"Really this negotiation is about, 'How do we move from the position of ownership and players to partners in the business of football?'" Philadelphia Eagles safety and NFLPA player rep Malcolm Jenkinssaid. "That's how we see it. We play; they provide the field. Within the business of football, we should be partners."
For such a seismic shift to occur, and for the players to secure the things they want -- from a larger slice of the revenue to improved long-term health care to more substantive contracts -- the NFLPA needs considerable leverage as it continues negotiations toward a 2021 CBA. To obtain such leverage, players have to be financially equipped to endure an extended work stoppage. Otherwise, the billionaire NFL owners can use that vulnerability to their advantage, as was the case in 2011, when an 18-week lockout caused financial strain and weakened player footing.
The NFLPA is trying to get out ahead of the issue this time around. Executive director DeMaurice Smith set off on a six-week road trip this season with stops at all 32 team headquarters during which he urged players to get their finances in order. Making a presentation in front of a slideshow screen carrying the message, "WORK STOPPAGE IS COMING. #STAYREADY," Smith reinforced the steps necessary to get into a position of fiscal strength, which for players includes saving at least 50% of their paychecks.
The average NFL player makes $2.1 million per season, according to Forbes. That means players are taking home -- paid in 17 checks, one for each week during the regular season -- between $900,000 and $1 million after taxes. If you save half, that's $500,000 to live on over 12 months.
ESPN surveyed all 32 NFL locker rooms and spoke with financial experts to see whether players are in fact heeding the call. We found that awareness and sound financial practice are up considerably from a decade ago, but a root problem remains -- one that threatens the negotiating power of the union.
"You would be shocked," New York Giants tackle Nate Soldersaid, "by how many people are spending all their money."
Six-figure loans and weakened leverage
Former Denver Broncos offensive lineman Ryan Harris called it "scary" how casual some of his teammates were about being broke as the 2011 lockout approached.
"Guys were almost flaunting that they were out of money, where they were like, 'I'm out of money!'" said Harris, a 2007 Notre Dame graduate who has since become a champion of financial literacy in the NFL. "There were some big-time guys. It was not like guys were asking for 500 bucks. Teammates were asking me for $75,000. I'm like, 'Dude, what are you doing this month that you have a $75,000 need?'"
Harris was not alone. Eagles defensive end Brandon Graham, who had one year in the NFL under his belt at the time, said he had teammates hitting him up for six-figure loans when the prospect of missing paychecks became real.
Panic replaced nonchalance as players started missing workout bonuses in the summer of 2011. Harris estimates that 25% of players in the NFL were having financial problems by July.
According to one NFLPA-certified financial adviser ESPN spoke with, some turned to their agents for money during the dry spell, "and were almost extorting agents saying, 'Hey, you know what, you want me to stay with you, you need to lend me the money.' And that created a lot of pressure in those relationships."
Other players turned to loan sharks, who jacked up interest rates for those in need of cash in hand.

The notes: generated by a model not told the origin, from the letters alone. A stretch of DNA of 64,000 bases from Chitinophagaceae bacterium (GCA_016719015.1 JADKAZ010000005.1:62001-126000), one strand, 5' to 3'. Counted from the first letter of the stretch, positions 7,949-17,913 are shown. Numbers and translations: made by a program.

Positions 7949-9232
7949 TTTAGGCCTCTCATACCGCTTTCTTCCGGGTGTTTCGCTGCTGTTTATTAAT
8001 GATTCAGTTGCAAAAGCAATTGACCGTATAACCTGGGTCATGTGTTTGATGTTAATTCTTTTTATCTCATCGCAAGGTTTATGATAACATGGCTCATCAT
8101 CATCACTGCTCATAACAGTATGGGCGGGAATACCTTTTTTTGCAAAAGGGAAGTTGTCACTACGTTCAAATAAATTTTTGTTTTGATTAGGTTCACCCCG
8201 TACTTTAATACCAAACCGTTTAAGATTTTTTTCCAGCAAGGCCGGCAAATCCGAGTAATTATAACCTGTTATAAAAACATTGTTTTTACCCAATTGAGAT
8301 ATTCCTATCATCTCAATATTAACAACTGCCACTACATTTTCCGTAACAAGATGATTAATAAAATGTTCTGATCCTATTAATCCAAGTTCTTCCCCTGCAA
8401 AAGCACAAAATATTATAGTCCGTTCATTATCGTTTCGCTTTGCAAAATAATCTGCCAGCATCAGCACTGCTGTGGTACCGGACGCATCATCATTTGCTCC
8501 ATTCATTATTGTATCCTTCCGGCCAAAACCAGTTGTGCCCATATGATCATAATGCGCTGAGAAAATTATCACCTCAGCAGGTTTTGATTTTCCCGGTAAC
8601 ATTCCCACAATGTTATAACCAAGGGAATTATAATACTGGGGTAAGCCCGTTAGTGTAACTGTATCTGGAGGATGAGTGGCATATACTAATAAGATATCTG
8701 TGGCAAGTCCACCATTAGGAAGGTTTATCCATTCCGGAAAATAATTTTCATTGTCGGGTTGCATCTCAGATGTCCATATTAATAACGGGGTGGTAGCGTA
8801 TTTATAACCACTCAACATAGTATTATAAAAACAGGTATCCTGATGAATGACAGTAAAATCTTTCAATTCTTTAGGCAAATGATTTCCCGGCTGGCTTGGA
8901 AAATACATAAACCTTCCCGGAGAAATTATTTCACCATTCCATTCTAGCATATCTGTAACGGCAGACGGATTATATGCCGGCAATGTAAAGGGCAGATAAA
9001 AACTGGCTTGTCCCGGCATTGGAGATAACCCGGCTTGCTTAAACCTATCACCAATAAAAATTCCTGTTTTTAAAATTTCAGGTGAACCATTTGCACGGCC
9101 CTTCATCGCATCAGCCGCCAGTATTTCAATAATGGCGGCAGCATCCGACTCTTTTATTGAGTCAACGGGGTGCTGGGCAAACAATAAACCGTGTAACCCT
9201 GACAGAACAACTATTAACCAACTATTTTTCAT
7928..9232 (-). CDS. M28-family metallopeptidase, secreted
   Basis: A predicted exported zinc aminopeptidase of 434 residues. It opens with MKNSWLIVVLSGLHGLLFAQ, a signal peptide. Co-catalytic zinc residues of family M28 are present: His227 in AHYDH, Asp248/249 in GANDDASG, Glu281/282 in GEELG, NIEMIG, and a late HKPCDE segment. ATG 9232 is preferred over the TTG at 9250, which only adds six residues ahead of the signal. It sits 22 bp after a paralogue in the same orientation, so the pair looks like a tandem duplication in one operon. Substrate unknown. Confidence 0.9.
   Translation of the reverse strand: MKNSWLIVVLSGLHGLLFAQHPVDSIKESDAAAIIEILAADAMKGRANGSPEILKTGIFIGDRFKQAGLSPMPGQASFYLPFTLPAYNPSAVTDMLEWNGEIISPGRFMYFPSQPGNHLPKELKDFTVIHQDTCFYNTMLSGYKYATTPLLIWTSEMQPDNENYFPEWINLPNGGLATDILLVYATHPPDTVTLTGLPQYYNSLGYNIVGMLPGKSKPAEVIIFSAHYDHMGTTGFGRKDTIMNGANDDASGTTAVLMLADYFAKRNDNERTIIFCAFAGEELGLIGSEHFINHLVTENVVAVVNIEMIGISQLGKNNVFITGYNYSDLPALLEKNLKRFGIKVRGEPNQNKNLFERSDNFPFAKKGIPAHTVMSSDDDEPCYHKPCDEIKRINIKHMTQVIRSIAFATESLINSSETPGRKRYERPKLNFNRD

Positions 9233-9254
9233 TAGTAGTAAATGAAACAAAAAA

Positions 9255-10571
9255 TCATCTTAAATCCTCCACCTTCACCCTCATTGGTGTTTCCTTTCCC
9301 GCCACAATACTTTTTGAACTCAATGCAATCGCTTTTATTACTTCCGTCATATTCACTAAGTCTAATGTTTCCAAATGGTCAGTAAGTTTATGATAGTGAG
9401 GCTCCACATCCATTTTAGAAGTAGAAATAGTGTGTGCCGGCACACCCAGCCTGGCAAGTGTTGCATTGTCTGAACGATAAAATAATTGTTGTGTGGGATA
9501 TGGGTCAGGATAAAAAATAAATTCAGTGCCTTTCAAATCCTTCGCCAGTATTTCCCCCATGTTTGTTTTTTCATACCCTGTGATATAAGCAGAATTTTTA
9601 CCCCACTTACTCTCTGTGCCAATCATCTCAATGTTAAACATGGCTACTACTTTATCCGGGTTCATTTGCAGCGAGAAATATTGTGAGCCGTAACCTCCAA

With a good portion of the group scrambling to stay liquid, it was clear the players were not ready for a long-term standoff, stripping the NFLPA of a key leverage point as a 10-year CBA was hammered out in July 2011 that swung the revenue split back in the NFL owners' favor.
Learning to live like princes
Fast-forward eight years, and a lot of the players who went through that time are now union reps and team leaders, and are sharing the lessons learned with the younger players. Just think, the average age of an NFL player entering the 2019 season was 26.0 -- an impressionable age when adults are still figuring out finances.
"We tell guys all the time about saving their money," Pittsburgh Steelers veteran center Maurkice Pouncey said. "It's a lot realer than what people think."
"I don't think it's hard to persuade players that a work stoppage is likely -- because it just happened," added New Orleans Saints punter and member of the NFLPA executive committee Thomas Morstead."I think it's a lot easier for us to say, 'Hey, be ready.' The history is relatively fresh."
The NFLPA is doing a better job in its preparations as well. It is going hard on the education front. Besides the visits from Smith and regular email reminders, the union created a work-stoppage guide delivered in September that outlines ways to prepare, from finding renters for unoccupied homes to designating one day a week as a "no-spending day" to selling seldom-worn clothes and seldom-used cars.
The union passed a resolution in 2017 to withhold gaming royalty checks -- "Madden checks," as multiple players refer to them -- which would be distributed in the event of a work stoppage. That, along with union dues that have been set aside, is part of a "war chest" the NFLPA is building up to ensure players have a stream of income in the event of a lockout.
Several players cited ESPN's 30 for 30 "Broke" as an educational tool that has led to wiser spending practices.
"I remember a quote my financial adviser told me the first day I really began to make good money,"Kansas City Chiefs safety Tyrann Mathieusaid. "He said, 'You can live like a king for a year or you can live like a prince for the rest of your life.' I told him I wanted to live like a prince for the rest of my life."